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Taxis as Public Transit

January 19, 2012

Taxi drivers gather to protest at Circus Maximus, Rome

Taxi drivers in Rome are protesting the threat of “liberalization” which would introduce competition to a sector which has traditionally been highly monopolized in Italy.  It’s complicated because drivers have paid hefty fees for their right to drive cabs;  for them it is a career choice and it would be unfair to open the floodgates to newcomers without finding a solution that protects their investment in both time and money.

That said, wouldn’t it behoove the taxi drivers to better tailor their public image as “public” transportation?  As I write hundreds of cabbies are gathered outside my studio window on Circus Maximus, their cars blocking pedestrians, the litter they left yesterday still strewed across the archaeological park, frequent explosions shaking buildings as they light cherry bombs and worse.  How many times have I had to listen to cab drivers expletives, often apologies for violent right-wing policies, while just trying to get across town?  How many times have I listened to the complaints of tourists who have been swindled by cabbies, everywhere but especially in Rome?  How many times have I watched as taxis ignore traffic regulations, putting tourists and residents alike at risk?  It doesn’t make me want to use taxis except as a last resort.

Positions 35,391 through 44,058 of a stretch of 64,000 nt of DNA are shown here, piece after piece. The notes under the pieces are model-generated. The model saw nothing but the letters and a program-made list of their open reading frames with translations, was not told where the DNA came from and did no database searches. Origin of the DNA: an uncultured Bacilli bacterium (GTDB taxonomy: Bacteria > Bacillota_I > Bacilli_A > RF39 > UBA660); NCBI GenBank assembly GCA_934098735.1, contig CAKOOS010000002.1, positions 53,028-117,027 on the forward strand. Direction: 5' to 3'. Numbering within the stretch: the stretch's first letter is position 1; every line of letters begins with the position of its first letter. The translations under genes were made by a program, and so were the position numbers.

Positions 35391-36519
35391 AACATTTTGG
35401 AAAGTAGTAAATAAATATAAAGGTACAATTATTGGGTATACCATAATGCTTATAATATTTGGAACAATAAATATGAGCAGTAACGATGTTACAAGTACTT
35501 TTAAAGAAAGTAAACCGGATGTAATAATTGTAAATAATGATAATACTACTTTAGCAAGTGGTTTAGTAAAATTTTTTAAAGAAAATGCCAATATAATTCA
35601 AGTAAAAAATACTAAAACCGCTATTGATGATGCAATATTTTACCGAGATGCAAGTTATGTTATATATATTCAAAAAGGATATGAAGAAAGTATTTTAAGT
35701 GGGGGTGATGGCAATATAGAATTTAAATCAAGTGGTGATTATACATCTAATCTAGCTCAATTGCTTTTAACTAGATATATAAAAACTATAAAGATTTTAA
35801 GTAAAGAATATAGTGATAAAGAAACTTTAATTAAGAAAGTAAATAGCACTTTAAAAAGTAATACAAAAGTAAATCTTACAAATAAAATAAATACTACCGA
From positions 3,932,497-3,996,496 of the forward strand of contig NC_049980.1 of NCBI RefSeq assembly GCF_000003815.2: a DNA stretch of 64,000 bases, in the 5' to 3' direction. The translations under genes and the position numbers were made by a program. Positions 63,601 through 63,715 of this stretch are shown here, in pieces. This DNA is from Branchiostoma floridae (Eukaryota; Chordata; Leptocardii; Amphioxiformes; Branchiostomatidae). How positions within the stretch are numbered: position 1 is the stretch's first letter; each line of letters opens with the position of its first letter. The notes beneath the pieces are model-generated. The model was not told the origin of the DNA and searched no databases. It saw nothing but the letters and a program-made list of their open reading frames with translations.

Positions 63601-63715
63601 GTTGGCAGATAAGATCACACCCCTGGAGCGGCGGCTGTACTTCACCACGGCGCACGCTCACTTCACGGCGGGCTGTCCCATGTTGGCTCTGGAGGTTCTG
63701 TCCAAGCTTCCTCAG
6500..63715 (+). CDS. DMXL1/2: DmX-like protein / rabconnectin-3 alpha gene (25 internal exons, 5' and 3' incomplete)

The best way for taxi drivers to improve their lot would be to increase their ridership, which means increasing customer satisfaction.  Perhaps lowering, not raising, prices might help?  Increasing the number of cabs would too, benefiting all drivers.  If people knew they could count on finding a cab they would use cabs more frequently, which would mean less private cars on the street, faster service, greater customer satisfaction. Better service would increase tips as well, as would weeding out the rotten apples that rip off tourists and tarnish the image of Roman cabbies for everyone. Why is it that cabs in New York are cheaper and so much more ubiquitous, but cabbies make more money?

Cab drivers should also be at the forefront of the activism to reduce private automotive use in Rome, to create and enforce more pedestrian zones,  It’s common sense, not politics.

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